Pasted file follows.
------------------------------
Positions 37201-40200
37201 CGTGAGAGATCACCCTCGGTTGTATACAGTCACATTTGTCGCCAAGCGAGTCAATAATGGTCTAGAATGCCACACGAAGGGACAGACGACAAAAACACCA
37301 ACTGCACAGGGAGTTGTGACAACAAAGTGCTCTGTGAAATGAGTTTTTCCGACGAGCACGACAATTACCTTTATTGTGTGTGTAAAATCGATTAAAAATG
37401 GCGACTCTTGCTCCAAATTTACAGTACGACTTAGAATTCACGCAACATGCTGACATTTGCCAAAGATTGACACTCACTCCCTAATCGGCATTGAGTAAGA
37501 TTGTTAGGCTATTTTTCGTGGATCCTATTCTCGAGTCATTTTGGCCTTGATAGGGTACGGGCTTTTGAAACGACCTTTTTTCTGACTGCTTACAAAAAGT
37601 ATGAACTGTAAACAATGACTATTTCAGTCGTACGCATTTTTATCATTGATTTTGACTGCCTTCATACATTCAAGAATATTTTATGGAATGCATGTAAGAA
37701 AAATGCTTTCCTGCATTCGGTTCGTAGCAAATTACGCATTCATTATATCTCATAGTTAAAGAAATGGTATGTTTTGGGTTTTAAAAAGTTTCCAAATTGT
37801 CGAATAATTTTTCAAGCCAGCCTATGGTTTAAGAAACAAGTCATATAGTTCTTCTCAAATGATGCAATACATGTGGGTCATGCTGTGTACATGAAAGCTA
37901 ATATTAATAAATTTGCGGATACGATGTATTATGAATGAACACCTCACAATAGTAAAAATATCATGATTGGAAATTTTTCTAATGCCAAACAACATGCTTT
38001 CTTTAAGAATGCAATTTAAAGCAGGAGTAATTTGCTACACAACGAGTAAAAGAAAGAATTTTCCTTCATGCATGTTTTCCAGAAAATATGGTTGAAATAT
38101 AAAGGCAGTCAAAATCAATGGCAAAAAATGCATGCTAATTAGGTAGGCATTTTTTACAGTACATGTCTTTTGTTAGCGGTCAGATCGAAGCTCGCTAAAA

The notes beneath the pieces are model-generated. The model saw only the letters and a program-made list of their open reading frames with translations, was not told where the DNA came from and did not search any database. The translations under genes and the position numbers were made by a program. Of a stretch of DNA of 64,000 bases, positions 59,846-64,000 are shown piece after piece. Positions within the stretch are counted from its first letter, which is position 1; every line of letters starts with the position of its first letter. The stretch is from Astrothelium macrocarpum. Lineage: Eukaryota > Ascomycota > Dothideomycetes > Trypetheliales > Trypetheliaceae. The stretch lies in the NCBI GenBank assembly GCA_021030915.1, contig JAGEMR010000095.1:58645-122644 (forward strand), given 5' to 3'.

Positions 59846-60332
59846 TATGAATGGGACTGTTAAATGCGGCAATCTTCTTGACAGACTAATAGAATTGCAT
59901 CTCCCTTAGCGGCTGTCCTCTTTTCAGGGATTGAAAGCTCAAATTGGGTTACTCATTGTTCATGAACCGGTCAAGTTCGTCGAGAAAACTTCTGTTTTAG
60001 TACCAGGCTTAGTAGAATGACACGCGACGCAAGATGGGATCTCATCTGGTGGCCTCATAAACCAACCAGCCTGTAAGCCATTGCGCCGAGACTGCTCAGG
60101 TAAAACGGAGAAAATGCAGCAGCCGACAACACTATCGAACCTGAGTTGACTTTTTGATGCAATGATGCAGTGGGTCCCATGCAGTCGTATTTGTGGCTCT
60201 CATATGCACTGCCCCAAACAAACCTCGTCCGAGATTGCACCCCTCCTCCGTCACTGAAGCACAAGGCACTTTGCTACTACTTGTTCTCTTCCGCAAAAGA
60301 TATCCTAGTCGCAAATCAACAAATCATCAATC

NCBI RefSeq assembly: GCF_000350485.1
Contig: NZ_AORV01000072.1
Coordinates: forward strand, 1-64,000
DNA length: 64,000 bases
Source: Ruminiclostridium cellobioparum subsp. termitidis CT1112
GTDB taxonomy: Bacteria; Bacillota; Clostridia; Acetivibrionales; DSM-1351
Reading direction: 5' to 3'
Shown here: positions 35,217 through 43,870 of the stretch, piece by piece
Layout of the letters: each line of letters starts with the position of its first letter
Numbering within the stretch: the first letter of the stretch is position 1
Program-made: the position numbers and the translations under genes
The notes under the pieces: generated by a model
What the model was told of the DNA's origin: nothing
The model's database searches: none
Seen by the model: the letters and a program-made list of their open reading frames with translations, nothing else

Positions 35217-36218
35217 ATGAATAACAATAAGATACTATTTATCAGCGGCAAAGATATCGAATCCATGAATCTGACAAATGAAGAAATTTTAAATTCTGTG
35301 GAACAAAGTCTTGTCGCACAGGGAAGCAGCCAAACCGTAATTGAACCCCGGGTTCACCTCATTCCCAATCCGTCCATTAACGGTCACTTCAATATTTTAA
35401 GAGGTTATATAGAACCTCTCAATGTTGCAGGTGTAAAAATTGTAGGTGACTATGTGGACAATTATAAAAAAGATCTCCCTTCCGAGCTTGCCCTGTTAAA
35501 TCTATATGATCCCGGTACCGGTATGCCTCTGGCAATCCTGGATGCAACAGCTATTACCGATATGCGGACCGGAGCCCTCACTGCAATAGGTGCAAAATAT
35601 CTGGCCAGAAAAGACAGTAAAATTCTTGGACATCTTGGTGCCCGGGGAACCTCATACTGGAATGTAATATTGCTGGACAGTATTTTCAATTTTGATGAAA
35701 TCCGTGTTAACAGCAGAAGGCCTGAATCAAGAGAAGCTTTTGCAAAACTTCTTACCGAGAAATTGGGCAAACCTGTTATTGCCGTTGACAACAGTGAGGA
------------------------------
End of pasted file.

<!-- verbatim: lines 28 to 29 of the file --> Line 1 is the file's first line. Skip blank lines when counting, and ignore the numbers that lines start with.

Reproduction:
Layout of the letters: each line of letters starts with the position of its first letter
Numbering within the stretch: the first letter of the stretch is position 1